How to vote in the UK general election as an expat

For the first time, citizens who have lived outside Britain for more than 15 years are eligible to vote

Party leaders in the UK general election campaign. Top, left to right: the Liberal Democrats' Ed Davey, the Conservatives' Rishi Sunak, Labour's Keir Starmer, Richard Tice of Reform UK. Bottom row, left to right: Stephen Flynn, the Scottish Nationalist Party's Westminster leader, the Democratic Unionist Party's Gavin Robinson, Green Party co-leaders Carla Denyer and Adrian Ramsay. PA
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Meet the new class of voter expected to turn out in the UK’s general election, which was announced on Wednesday and will wrap up in early July. It turns out many will be much like the old voter.

The ruling Conservative Party face the realistic prospect of opposition for the first time in more than a decade, with polls showing it at an average of 21 percentage points behind Labour.

However, this summer’s election will be significant for another reason.

For the first time, expats who have lived abroad for more than 15 years will be eligible to vote in a nationwide poll.

Part of the UK government's Election Act, passed in 2022, the move affects up to three million citizens living abroad who have either previously lived in or been registered to vote in Britain.

The change in law came after a challenge raised by the late Harry Shindler, a Briton who fought a 20-year campaign to end the 15-year limit on voting rights, eventually bringing the case to the European Court of Justice.

Mr Shindler, who died in February aged 101, said the UK was "not a complete democracy” until all British people were given the right to vote.

Long-term British expats living in the UAE welcomed the move to extend voting rights when the rule came into force in January.

And many say they are now eager to cast their ballots in July.

For Jennifer Brown, a Scot living in Abu Dhabi, it will be the first time she has been eligible to vote in years, having moved abroad in 2005.

She found online registration straightforward, signing up months ago with her passport and National Insurance numbers after the change was announced. She has opted for a postal vote.

She told The National: “This is the first time I could vote in a long time so I registered to vote as soon as they opened it.

“I’m traditionally Conservative but the party are in a mess and they can’t seem to find a strong leader. The last few years have been chaotic and disappointing. For now I’m undecided, but I will come to a decision because I won’t be wasting my right to vote.”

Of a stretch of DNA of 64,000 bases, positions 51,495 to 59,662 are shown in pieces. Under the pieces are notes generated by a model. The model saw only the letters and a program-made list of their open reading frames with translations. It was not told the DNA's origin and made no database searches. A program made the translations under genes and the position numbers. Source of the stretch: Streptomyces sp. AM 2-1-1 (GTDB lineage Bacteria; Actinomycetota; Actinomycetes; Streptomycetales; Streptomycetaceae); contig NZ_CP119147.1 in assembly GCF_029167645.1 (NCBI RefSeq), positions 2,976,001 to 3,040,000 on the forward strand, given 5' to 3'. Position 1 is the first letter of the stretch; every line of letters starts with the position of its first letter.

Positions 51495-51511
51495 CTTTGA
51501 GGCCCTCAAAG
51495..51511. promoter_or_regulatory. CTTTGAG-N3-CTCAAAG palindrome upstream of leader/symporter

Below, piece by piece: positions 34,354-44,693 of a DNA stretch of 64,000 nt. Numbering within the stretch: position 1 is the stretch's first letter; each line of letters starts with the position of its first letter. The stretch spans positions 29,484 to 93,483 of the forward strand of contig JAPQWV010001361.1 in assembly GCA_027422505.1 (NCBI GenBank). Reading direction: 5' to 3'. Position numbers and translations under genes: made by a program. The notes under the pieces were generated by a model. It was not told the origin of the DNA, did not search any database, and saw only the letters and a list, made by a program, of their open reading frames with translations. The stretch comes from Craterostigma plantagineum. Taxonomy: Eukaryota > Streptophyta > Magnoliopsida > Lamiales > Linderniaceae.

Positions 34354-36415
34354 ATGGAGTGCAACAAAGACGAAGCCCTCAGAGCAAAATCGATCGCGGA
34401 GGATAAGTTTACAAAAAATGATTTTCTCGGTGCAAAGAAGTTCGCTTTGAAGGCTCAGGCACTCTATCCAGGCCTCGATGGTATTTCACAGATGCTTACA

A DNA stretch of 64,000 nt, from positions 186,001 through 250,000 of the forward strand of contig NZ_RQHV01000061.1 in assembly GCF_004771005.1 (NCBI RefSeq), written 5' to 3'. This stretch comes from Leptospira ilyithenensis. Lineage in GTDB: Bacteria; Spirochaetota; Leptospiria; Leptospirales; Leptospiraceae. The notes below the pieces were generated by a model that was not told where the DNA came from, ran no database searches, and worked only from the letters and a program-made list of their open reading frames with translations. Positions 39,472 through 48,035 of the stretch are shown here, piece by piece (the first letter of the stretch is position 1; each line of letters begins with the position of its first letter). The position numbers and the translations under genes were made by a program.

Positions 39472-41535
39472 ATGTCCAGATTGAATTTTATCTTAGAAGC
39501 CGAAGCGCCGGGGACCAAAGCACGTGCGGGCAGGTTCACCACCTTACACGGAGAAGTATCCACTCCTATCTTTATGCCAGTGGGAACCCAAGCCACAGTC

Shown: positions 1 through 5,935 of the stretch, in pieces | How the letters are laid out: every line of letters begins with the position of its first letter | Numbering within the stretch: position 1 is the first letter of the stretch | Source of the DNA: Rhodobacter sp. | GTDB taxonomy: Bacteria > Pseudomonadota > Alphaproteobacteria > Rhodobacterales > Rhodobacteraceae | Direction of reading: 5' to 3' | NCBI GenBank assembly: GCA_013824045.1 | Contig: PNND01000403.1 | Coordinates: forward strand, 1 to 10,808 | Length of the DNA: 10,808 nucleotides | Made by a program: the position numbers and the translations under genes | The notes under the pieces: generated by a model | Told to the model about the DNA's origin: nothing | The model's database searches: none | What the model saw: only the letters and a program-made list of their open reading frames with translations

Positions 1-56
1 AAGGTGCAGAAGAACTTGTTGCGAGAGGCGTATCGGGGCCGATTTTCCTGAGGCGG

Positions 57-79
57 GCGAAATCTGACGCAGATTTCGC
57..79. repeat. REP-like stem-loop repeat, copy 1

Keren Bobker, administrator of the British Expats Dubai and UAE Facebook page, and a columnist for The National, is in the same position, having moved abroad in 2006.

She re-registered to vote a couple of months ago and said the ability to cast her ballot from abroad was important to her. She is happy with the idea of a Labour government, which she said appears to be a “foregone conclusion”.

“Even after being out of the UK since 2006, with no current plans to live there again, I have UK assets, property and family there and UK legislation affects UK citizens no matter where they live,” she said.

Ms Bobker said registration took “minutes” via the UK Gov website with her passport and National Insurance numbers and she received an email to confirm a day or two later.

However, she opted for a proxy vote since she had faced issues in the past obtaining postal votes, she said, “not least as my local council are very unhelpful – so I have registered for a proxy vote and my father will register my vote”.

Ms Bobker said she had not seen any official awareness campaigns to promote voting among expats, but she is using her Facebook group to reach people who are eligible.

Members of the group said they had also signed up in a discussion about the topic, with one writing: "Just set up my proxy vote."

Who can vote

You must be either a British citizen, or an eligible Irish citizen registering to vote in Northern Ireland.


The first step is registration.

In Northern Ireland you must register via a paper form but it can be done online for the rest of the UK.

You will need to provide details such as your passport number, plus the address and time you were last registered or resident in the UK.

Local authorities, which are responsible for the electoral roll in their area, must be able to verify your identity and past connection to the area.

You can find contact details for the relevant local council by entering the postcode of the last place you lived in the UK, using the commission's postcode tool.

How to vote – proxy or post

After registration, voters can choose whether to vote by proxy or post.

The government recommends anyone who lives abroad to apply to vote by proxy if the election or referendum is less than two weeks away. This means you will ask someone who is already a registered voter to vote on your behalf. They must be eligible to vote in the election and bring their ID.

Updated: May 24, 2024, 9:07 AM